This project examines realism in fiction, film, and television after 1965. Questioning the analytic power of terms like “metafiction” and reconsidering the varied legacy of New Journalism, I argue that the media-intensive strategies common to newer strains of realism reinvigorate a literary program dating to the nineteenth-century social novel. A commitment to mimetic social reportage obtains in and after postmodernism, with realistic historical fiction emerging in recent years as the dominant mode of narrative art in American consensus culture. The texts I assess index a fascination with crafting a broad-strokes, “non-fiction” political history through a media-intensive, verité style contouring the familiar designs of popular genre fiction. More than identifying continuities between older and newer realisms, the project proposes that Realism as a cultural commonplace must be understood as a formal response to a crisis of knowledge, one that is inextricable from the fact of mediation and technology’s unrepresentable impact on forms of seeing, knowing, and thinking. The analysis methodologically foregrounds the epistemic connection between technics and technique as this interplay guides representational practices and drives realism’s narratological interest in mediation. The dissertation establishes a new critical idiom for describing how different texts theorize the intelligibility of the social through its communication in technological media. Focusing on a range of artists including Jenji Kohan, Don DeLillo, Kathryn Bigelow, Thomas Pynchon, Terrence Malick, and Rachel Kushner, and assessing texts such as Gravity’s Rainbow and Libra alongside Zero Dark Thirty, The Wire, and Orange is the New Black, the project proposes a techno-epistemological account of new realism and shows how media-intensive strategies in docudrama work to theorize, and even justify, the perceived cultural work of narrative art.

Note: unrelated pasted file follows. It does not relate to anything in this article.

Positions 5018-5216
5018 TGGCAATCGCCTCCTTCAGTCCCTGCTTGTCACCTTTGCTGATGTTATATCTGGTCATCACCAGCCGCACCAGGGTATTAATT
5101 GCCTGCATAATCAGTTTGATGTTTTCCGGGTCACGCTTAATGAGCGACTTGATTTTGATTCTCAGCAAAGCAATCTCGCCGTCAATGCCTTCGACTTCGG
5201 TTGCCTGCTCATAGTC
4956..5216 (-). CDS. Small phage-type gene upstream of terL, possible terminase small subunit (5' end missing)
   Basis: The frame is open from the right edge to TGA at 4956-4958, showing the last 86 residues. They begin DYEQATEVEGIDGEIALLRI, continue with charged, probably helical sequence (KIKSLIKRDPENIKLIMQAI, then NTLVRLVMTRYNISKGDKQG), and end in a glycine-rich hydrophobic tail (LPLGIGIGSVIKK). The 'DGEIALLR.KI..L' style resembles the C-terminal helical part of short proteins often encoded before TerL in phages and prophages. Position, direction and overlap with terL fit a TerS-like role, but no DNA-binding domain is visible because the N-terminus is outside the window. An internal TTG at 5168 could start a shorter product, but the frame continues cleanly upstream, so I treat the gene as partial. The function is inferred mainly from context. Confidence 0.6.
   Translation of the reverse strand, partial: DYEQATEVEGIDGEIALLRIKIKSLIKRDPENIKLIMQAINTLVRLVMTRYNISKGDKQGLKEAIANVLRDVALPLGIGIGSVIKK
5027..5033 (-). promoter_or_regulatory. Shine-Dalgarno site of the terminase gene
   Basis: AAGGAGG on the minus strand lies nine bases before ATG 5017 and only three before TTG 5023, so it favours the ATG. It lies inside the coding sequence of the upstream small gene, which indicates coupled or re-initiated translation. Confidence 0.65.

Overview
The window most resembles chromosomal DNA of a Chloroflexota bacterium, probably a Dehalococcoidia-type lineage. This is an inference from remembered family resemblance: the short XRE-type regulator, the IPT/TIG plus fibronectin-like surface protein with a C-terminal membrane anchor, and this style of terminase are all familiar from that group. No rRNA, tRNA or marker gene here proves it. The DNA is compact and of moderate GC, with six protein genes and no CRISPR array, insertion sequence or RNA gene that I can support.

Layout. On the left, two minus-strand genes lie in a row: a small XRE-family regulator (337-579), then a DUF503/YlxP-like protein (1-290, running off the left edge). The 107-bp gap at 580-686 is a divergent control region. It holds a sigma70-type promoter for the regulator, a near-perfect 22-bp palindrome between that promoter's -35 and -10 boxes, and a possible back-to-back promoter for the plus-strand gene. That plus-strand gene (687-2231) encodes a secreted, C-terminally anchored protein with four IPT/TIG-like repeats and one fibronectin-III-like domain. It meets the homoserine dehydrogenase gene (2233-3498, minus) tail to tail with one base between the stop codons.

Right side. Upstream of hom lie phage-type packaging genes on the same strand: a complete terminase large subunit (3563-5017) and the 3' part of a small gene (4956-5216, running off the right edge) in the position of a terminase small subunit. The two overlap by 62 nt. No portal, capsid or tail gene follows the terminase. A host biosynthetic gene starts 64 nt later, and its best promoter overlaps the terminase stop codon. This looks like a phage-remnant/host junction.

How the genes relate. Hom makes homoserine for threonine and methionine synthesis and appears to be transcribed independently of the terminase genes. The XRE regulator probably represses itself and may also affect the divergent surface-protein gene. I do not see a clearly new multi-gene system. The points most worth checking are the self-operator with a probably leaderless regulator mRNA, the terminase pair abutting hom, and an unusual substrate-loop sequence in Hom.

|School:||University of Notre Dame|
|School Location:||United States -- Indiana|
|Source:||DAI-A 80/06(E), Dissertation Abstracts International|
|Subjects:||Literature, American literature, Film studies|
|Keywords:||Fiction, Film, Media, Realism, Technics, Television|
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